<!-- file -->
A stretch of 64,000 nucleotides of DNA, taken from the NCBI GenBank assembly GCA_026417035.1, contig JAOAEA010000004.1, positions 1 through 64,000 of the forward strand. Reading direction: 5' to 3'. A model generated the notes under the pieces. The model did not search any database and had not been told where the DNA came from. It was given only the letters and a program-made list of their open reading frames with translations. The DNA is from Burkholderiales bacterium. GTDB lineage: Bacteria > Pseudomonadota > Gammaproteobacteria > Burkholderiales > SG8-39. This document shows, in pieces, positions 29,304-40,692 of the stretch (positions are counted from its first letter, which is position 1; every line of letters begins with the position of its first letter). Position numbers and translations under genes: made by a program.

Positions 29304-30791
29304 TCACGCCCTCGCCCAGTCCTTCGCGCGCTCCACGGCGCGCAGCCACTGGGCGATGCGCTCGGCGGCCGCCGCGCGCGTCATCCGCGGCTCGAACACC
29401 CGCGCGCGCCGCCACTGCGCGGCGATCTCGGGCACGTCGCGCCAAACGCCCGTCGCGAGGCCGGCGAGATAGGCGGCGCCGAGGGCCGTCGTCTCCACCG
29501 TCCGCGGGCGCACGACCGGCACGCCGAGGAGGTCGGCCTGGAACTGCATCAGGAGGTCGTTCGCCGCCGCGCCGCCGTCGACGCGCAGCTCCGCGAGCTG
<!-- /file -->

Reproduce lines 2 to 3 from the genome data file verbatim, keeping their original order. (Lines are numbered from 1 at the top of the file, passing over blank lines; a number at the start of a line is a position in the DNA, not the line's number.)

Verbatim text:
Positions 29304-30791
29304 TCACGCCCTCGCCCAGTCCTTCGCGCGCTCCACGGCGCGCAGCCACTGGGCGATGCGCTCGGCGGCCGCCGCGCGCGTCATCCGCGGCTCGAACACC